PORTRAIT OF THE WEEK
Aagreement by the participants in multi-party talks on Northern Ireland was put into confusion when Britain and Ire- land could not accept a document on the powers of new cross-border bodies pro- posed by Senator George Mitchell, the American chairman of the talks; in the event the proposals were presented to the negotiating parties with two separate texts from the governments of Britain and Ire- land. Mr Tony Blair, the Prime Minister, said he did not want to comment in a soundbite, adding: 'I feel the hand of histo- ry upon our shoulders.' A man was shot dead in Londonderry by Republican extremists. A bomb with 980lb of home- made explosives was seized at Dun Laoghaire by Irish police as it was being loaded onto a ferry bound for Holyhead. Mr Blair met Mr Zhu Rongji, the new Pre- mier of China, at 10 Downing Street and called him 'a fellow moderniser'. Mr David Blunkett, the Secretary of State for Educa- tion and Employment, said that youths seeking work might be given a shirt to wear and an alarm clock to awaken them as part of the government's 'New Deal' plan. Mr William Hague, the Leader of the Opposi- tion, said, 'Living together can be a very healthy and good thing to do before mar-
riage.' Mrs Anna Ferretti, the fiancée of Mr James Hewitt, was alleged to have offered to sell the Daily Mirror 62 letters written to him by the late Diana, Princess of Wales. Anthony-Noel Kelly was jailed for nine months for stealing parts of dead bodies from the Royal College of Surgeons; he had used the parts, including three heads, to cast forms that he put on sale as works of art. The Savoy group was sold to American investors led by the Blackstone group. The Financial Times-Stock Exchange index reached a new height. Earth Summit, the favourite, won the Grand National convinc- ingly. The Sporting Life is to close in May after 139 years.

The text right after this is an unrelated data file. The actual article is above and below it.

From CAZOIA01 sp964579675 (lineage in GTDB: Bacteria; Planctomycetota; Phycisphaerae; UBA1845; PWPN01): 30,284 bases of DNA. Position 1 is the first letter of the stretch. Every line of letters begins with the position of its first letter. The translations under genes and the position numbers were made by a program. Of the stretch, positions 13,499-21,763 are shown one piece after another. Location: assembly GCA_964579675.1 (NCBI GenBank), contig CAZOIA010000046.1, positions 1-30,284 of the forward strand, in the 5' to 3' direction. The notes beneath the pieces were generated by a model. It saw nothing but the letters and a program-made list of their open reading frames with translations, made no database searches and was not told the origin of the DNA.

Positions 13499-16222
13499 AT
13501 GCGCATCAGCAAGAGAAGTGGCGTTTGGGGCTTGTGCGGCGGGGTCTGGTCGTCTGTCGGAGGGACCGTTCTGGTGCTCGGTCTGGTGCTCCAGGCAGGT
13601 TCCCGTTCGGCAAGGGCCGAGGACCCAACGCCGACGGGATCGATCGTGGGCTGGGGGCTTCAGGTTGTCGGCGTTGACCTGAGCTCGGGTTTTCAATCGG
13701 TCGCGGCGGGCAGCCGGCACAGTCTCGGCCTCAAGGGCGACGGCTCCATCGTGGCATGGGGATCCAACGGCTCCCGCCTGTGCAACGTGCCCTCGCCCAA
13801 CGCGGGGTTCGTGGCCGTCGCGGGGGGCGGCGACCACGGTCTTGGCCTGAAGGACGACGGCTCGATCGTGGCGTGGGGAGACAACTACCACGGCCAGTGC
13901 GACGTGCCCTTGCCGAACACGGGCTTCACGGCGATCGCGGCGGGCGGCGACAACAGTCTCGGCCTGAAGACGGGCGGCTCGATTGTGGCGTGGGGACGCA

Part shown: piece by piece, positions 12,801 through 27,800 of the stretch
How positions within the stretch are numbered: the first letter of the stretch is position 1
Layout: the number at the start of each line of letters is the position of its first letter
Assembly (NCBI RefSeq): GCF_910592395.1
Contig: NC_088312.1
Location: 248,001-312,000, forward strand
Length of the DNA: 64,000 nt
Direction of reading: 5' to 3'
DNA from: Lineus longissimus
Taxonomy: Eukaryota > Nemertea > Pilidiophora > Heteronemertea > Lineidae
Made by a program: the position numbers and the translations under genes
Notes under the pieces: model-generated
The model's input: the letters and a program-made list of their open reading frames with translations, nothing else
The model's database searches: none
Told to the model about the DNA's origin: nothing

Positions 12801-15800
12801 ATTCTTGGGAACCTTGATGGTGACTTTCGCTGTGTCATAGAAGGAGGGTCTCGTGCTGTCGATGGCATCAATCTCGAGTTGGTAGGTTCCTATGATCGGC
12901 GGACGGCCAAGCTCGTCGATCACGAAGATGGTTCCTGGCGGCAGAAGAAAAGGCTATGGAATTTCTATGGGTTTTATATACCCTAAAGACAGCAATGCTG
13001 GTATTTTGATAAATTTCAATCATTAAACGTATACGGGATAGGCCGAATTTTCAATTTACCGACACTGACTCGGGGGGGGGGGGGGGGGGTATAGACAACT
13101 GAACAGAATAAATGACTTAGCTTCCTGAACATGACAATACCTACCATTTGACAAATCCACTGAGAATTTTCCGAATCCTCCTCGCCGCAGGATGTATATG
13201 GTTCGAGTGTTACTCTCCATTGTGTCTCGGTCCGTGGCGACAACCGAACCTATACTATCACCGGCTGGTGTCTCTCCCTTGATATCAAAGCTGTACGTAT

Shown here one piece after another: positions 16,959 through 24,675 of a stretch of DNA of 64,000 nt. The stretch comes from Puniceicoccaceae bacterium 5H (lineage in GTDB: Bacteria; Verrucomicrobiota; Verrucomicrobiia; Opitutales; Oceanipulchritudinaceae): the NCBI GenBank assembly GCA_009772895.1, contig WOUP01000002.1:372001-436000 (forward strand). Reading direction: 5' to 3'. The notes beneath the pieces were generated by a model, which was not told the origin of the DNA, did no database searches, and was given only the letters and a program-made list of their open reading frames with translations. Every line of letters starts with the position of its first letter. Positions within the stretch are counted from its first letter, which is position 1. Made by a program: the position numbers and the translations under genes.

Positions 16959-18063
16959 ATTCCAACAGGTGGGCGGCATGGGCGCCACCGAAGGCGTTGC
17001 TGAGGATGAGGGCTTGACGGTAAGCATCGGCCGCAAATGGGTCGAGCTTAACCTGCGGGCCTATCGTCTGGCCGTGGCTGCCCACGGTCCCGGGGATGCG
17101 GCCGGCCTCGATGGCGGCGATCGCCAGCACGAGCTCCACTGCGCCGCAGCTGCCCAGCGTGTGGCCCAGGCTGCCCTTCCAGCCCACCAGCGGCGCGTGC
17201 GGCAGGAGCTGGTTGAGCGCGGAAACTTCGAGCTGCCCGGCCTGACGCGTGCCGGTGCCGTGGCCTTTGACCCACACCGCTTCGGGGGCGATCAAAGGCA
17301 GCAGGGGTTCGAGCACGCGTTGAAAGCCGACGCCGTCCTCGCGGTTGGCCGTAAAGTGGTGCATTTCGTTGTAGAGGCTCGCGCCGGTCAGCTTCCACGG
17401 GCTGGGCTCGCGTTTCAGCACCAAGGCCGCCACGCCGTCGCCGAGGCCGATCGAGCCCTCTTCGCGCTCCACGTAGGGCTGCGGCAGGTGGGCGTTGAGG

THE JAPANESE economy trembled after Mr Norio Ohga, the chairman of Sony, likened Mr Ryutaro Hashimoto, the Prime Minister, to President Herbert Hoover on the brink of the Wall Street crash in 1929; Moody's, the American credit rating agen- cy, declared Japan's debt-rating as 'nega- tive' and the yen fell to 135 to the US dol- lar. In the first hour after its opening, 5,350 cars crossed the Akashi Kaikyo bridge in Japan, which at 12,831 feet is the longest suspension bridge in the world, with a cen- tral span of 6,532 feet. In Russia a constitu- tional court ruled that President Boris Yeltsin could not set aside a parliamentary Bill preventing his scheme to return to Ger- many works of art looted during the second world war. In Ukraine 60 miners were killed in a methane explosion at the Donet- sk colliery. Andrei Klimentyev, who had been elected mayor of Nizhny Novgorod, Russia's third city, a week earlier, was deposed and arrested pending appeal against an 18-month sentence for embez- zlement. Judge Susan Webber Wright, a federal judge, ruled that Paula Jones had no case against President Bill Clinton of the United States, whom she had sued for sexual harassment. Cardinal John O'Con- nor, the Archbishop of New York, said that the action of a South African priest in administering Communion to President Clinton, a Baptist, was 'legally and doctri- nally wrong'. Tammy Wynette, the Country singer of `D-I-V-0-R-C-E' and other favourites, died, aged 55. An inquiry by the Palestinian security forces found that Muhi a-Din al-Sherif, a bomb-maker for Hamas, the Islamic extremists, had been shot not by Israeli agents but by fellow members of Hamas. Vietnam announced that land cul- tivated for winter rice has risen by 205,000 acres to 6.7 million acres. CSH